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By Jenine Koziolek
Prom. Oh, those were the days. The excitement surrounding who you were going to ask or who was going to ask you , finding the perfect dress or just the right colored tie, and getting all dressed up and enjoying strutting your stuff at the promenade.
But what about all the other decisions that evening, especially those concerning events before and after prom? Am I going to the party where I know alcohol will be present? Do I partake in the drinking festivities? What will I do if I don’t go to the party? How will my parents react if I get caught drinking? It’s very likely that this last question may not even go through a teenager’s litany of thoughts. Unless, of course, the crucial conversation has already taken place and clear expectations have been set — clear expectations, such as:
- Persons under age 21 will not drink alcohol.
- Do not ride in a car with someone that has been drinking or using drugs.
- Persons under age 21 will not host parties at our home without parental supervision, and at no time will alcohol be served to individuals under age 21.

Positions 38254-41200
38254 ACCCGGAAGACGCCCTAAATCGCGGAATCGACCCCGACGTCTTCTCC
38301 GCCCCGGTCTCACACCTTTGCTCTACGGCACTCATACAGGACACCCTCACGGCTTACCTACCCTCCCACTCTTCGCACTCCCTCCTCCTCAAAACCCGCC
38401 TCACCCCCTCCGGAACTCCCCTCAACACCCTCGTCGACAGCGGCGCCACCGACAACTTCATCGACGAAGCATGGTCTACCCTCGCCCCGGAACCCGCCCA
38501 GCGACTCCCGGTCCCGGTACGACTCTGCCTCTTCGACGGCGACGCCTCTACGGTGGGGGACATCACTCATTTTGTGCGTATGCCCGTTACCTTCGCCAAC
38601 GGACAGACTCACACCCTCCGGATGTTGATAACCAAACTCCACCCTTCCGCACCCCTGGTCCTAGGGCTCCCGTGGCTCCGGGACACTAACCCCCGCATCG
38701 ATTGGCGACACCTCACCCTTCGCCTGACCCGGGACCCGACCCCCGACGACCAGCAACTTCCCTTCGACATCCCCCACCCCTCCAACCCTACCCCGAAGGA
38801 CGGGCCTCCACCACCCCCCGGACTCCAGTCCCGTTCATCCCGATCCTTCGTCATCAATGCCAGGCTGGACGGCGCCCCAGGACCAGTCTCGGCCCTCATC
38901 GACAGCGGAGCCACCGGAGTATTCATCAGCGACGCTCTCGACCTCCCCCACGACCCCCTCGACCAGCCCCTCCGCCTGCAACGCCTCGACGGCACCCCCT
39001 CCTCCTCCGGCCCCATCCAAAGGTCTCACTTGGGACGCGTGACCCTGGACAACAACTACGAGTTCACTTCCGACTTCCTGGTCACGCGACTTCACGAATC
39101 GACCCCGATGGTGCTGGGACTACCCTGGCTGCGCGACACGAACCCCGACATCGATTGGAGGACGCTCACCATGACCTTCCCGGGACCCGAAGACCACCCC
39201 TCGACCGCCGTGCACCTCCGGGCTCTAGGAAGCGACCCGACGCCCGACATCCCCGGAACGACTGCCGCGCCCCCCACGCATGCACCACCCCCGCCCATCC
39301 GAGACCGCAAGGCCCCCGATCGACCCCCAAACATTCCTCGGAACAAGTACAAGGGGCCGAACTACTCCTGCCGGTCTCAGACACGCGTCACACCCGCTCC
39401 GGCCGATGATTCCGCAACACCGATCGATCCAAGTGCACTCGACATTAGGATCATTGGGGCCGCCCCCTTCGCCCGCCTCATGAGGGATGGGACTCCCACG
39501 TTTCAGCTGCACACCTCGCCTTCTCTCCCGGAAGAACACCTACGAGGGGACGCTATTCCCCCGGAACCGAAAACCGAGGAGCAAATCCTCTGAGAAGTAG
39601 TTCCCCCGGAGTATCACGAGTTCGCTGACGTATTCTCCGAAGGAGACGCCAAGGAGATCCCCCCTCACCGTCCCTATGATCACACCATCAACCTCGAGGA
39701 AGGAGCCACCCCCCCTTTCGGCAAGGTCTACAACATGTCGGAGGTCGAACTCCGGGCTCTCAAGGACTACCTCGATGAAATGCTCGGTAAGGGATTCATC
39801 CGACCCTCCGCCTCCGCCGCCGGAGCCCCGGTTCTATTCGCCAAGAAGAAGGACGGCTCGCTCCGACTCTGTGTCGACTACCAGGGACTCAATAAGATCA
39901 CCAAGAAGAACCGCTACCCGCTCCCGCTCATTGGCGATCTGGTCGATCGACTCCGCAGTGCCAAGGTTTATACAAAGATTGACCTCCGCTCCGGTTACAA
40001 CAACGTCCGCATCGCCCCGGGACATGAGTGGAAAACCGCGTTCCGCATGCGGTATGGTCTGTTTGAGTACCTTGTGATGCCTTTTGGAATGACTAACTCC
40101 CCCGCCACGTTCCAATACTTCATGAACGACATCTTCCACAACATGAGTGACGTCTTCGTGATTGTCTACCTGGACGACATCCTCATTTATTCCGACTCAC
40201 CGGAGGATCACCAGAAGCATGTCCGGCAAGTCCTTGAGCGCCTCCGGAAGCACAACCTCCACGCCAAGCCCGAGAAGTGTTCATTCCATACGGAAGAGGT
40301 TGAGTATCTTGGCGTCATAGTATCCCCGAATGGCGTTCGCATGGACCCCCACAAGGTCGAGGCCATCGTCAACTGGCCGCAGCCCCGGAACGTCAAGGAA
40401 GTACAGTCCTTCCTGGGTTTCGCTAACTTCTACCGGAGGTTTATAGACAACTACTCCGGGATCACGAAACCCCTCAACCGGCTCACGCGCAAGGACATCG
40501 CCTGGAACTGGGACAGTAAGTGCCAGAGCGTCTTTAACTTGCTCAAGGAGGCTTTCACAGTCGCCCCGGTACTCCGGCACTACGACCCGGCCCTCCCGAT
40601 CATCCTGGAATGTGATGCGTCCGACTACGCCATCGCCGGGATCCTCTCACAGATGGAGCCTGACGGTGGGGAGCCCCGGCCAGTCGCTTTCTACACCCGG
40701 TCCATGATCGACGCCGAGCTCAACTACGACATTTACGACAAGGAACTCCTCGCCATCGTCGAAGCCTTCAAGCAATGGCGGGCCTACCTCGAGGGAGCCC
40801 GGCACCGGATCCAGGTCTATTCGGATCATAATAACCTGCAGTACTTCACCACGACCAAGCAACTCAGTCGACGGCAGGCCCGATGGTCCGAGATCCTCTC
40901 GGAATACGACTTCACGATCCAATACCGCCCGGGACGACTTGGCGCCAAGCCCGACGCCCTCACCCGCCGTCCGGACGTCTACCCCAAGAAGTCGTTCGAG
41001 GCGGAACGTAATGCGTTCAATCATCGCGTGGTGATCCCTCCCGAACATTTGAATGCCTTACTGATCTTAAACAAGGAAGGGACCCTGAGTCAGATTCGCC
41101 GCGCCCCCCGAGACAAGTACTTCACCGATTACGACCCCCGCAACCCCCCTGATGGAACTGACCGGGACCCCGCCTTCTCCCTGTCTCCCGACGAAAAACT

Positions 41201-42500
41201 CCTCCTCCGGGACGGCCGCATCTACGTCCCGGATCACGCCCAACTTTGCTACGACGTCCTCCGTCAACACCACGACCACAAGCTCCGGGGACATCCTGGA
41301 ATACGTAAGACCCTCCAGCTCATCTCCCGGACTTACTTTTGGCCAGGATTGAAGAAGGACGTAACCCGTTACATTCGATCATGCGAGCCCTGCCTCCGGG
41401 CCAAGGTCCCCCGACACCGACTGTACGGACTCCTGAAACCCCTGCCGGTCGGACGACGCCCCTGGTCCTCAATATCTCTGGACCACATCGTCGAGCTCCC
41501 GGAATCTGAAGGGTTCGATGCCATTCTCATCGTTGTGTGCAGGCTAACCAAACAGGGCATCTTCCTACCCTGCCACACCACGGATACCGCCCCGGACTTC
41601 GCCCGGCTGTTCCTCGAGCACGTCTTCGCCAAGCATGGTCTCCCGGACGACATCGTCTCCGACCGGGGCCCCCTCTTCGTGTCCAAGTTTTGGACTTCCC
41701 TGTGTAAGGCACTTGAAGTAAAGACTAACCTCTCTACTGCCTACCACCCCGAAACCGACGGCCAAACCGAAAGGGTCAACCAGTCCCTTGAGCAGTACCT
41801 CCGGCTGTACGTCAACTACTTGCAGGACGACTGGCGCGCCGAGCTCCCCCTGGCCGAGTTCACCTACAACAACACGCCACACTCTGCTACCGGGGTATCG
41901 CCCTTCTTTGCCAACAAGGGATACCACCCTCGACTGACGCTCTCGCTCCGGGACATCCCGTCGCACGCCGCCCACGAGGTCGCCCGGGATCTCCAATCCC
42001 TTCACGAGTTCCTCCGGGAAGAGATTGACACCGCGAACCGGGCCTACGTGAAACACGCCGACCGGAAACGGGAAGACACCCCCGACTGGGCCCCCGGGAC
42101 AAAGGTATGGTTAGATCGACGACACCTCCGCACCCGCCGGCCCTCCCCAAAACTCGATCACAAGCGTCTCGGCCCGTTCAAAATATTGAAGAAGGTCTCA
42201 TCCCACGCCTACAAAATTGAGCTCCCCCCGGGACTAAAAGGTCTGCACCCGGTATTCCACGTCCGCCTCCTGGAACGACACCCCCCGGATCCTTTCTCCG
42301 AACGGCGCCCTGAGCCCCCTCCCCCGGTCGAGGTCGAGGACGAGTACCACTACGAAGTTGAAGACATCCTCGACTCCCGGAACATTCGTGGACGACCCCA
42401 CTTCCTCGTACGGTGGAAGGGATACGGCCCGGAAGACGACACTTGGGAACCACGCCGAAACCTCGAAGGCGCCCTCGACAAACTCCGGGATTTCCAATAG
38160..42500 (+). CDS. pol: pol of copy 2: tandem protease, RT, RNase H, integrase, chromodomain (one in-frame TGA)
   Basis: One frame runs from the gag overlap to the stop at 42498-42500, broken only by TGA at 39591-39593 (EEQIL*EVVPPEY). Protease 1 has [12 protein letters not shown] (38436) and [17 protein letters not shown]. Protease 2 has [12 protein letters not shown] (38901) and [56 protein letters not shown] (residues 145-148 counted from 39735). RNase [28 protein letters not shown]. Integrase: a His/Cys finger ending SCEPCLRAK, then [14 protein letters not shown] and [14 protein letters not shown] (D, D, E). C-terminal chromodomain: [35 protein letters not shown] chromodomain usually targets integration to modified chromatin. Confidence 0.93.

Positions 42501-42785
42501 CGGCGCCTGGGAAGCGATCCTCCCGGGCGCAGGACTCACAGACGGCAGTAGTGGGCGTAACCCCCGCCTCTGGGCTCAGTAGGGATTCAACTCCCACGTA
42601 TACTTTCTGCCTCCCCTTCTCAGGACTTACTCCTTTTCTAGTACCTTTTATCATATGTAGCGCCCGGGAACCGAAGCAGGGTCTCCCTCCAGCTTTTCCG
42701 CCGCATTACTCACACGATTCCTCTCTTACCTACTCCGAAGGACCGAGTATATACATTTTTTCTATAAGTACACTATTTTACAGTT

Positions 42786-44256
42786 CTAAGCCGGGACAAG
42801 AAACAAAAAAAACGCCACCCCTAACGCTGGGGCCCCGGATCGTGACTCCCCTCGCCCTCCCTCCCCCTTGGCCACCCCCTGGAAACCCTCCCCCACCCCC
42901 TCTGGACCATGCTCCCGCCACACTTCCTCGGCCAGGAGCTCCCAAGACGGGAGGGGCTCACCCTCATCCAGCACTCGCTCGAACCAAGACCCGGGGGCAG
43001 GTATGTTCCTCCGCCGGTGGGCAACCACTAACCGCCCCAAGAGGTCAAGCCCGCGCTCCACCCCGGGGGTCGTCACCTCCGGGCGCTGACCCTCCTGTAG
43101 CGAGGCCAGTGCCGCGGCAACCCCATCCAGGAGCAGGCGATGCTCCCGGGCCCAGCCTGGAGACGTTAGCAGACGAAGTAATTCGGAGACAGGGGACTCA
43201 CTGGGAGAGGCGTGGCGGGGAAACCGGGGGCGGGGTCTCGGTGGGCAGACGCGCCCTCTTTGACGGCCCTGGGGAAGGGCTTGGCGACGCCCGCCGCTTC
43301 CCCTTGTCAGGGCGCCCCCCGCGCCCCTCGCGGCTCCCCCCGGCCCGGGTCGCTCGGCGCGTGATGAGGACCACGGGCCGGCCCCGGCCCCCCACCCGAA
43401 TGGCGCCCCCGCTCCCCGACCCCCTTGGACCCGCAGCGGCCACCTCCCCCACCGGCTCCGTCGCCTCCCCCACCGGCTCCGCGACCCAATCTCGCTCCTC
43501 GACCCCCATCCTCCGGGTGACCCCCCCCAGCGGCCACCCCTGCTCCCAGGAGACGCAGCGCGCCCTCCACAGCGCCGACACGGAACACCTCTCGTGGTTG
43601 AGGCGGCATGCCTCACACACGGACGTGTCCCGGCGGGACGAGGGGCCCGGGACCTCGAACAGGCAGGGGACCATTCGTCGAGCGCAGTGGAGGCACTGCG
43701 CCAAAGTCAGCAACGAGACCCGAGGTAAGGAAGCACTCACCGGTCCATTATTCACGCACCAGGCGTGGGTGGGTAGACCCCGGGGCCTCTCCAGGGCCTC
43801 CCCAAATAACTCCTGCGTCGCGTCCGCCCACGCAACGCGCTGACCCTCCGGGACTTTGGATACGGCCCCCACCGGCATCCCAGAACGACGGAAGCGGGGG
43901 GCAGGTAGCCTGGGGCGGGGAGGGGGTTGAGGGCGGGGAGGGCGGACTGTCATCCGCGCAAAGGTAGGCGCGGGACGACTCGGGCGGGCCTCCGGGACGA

- Your child must make you aware of who they are with and where they are at for the evening. If the group plans to leave, a phone call to a parent or guardian is necessary.
- Do not stay at a party where alcohol or drugs are present.
Research shows that parents play a key role in how a teenager responds to these situations involving alcohol. Kids who learn about the risks of alcohol and drugs from their parents are up to 50 percent less likely to use, and two out of three kids ages 13-17 say that losing their parents’ respect is one of the main reasons they don’t drink alcohol, smoke marijuana or use other drugs. Perceived risk and social acceptance are other factors involved in the decision whether to use drugs or alcohol. Parents, other caring adults and older siblings can have a significant influence on the decisions that are made. By being a healthy role model, you can set a positive example and help the evening also be a positive and memorable event.
Don’t be afraid to be the “tough” parent, giving your child permission to use you as a good reason to not drink. Connect with your child’s friends, get to know them and what expectations have been discussed with them about alcohol use. Make connections with other parents, too. When talking with the other parents, outline what you have discussed with your child to ensure you are providing a consistent message to your child’s peer group.
Enjoy the excitement of prom without the use of alcohol.
Research shows that parents play a key role in how a teenager responds to situations involving alcohol. Parents should have a crucial conversation with their teens and set clear expectations.